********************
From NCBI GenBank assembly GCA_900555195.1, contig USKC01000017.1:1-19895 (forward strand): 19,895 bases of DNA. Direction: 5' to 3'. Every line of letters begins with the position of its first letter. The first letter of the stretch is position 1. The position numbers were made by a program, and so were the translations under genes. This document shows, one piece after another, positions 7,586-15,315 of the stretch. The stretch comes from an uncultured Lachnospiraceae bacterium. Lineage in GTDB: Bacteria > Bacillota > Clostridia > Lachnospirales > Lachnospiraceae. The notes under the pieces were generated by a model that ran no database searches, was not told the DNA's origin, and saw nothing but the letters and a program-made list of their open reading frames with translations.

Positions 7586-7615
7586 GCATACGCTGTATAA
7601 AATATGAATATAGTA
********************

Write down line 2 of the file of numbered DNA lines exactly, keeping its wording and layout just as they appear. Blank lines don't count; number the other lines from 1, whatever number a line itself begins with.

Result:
Positions 7586-7615